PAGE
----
RE: my analysis
By Tony Swash on 11/25/2012 2:41:45 PM , Rating: 1
quote:
Damn, you got downrated for that?? Sheesh, it does get a bizarre here.

This is OT (then again, so are most of the comments on DT, so I suppose I'm just joining the club....), but how good is the in-camera HDR on the RX100 (vs. manually combining+aligning images in Photoshop)? I'm trying to decide between the RX100 and the Oly E-PM5 which, while not quite as stunningly compact as the RX100, costs less and takes even better pics (2x bigger sensor); the one downside (for me) is I've heard it doesn't have the RX100's in-camera HDR with automatic image alignment (the latter, I understand, obviates the need for a tripod).


I can't really help with the HDR as that only works when shooting JPEG and I shoot RAW only. In RAW you can pull a lot of detail out of the highlights and shadows and the noise is very restrained, so I don't miss the HDR. The camera is also very fast for a compact, so I just leave it set to shoot a bracket of three exposures, one normal exposure, one 0.7 over, one 0.7 under, that way I pick the best or even combine the exposures (because the speed means minimal ghosting even hand held). I have been spoiled as far as image quality goes, I had a D700 and now have a D800, but this was the first compact that hasn't disappointed me with image quality.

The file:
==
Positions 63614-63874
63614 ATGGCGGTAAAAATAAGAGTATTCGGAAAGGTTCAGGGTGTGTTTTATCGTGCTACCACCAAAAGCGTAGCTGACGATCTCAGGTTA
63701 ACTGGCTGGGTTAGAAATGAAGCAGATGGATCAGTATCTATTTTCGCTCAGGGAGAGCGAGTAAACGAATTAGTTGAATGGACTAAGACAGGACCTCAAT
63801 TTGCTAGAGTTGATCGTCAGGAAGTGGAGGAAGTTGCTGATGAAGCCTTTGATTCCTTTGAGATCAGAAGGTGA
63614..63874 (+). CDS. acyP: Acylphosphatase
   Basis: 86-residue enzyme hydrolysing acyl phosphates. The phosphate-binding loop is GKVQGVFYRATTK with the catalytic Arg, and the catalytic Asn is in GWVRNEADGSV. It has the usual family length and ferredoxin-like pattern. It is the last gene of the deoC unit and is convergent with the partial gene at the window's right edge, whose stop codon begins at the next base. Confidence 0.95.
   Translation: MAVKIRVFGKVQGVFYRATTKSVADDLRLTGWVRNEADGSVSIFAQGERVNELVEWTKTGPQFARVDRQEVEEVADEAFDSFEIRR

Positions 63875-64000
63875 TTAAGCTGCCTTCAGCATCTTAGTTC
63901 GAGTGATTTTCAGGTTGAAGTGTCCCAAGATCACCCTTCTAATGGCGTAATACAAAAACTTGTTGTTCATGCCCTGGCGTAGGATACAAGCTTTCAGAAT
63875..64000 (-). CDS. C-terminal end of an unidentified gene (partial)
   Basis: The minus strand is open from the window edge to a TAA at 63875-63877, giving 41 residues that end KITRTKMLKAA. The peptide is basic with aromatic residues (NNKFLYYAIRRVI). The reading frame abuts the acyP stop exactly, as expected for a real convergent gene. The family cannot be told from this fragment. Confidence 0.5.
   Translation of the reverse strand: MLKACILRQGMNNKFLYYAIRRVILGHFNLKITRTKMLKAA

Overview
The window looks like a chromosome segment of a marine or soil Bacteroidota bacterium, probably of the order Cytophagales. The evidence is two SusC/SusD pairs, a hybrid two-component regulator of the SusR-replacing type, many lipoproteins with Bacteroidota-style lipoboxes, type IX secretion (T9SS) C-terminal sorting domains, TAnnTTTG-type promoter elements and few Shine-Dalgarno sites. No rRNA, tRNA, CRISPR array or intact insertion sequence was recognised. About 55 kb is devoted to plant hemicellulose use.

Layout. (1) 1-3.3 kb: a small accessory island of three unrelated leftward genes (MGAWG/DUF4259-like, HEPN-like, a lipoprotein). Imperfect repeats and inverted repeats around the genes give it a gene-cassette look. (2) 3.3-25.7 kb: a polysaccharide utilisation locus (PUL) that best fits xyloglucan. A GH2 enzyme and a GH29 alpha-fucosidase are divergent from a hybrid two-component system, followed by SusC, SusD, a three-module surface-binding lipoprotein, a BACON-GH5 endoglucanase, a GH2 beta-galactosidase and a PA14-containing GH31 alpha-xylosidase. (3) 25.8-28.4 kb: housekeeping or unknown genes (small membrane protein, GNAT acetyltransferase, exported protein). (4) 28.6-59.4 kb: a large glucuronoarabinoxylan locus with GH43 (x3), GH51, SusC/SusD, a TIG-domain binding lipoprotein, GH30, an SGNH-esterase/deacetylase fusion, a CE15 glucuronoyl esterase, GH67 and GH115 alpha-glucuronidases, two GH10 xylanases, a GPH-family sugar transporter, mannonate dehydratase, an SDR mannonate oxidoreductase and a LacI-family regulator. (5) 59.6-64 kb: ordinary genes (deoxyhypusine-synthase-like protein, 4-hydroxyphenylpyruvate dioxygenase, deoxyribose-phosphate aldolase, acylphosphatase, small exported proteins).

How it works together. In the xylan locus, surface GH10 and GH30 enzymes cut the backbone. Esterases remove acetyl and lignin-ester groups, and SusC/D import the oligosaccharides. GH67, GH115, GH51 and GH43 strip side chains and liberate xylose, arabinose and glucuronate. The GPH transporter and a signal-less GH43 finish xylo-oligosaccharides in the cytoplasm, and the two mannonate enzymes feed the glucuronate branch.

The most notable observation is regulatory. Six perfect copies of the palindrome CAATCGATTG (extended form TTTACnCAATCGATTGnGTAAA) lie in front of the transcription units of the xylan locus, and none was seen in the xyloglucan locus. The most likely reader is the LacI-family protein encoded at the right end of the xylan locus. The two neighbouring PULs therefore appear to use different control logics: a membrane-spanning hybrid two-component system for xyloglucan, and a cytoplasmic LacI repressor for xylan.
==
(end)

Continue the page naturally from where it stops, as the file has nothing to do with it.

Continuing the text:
There are some nice features too that show that some actual photographers had a hand in designing it, like the ability to bend the flash unit back with your finger to get a bounce flash, very nice.


RE: my analysis
By chemist1 on 11/25/2012 4:10:31 PM , Rating: 2
Thanks :).


RE: my analysis
By chemist1 on 11/25/2012 5:23:00 PM , Rating: 2
Sorry, just wanted to add that it's common to do HDR with three shots at -2/0/+2 EV, or with five at -2/-1/0/+1/+2 EV. Are you saying that the auto-bracketing feature in burst mode is limited to -0.7/0/+.7 EV?


RE: my analysis
By Tony Swash on 11/25/2012 6:55:57 PM , Rating: 1
quote:
Are you saying that the auto-bracketing feature in burst mode is limited to -0.7/0/+.7 EV?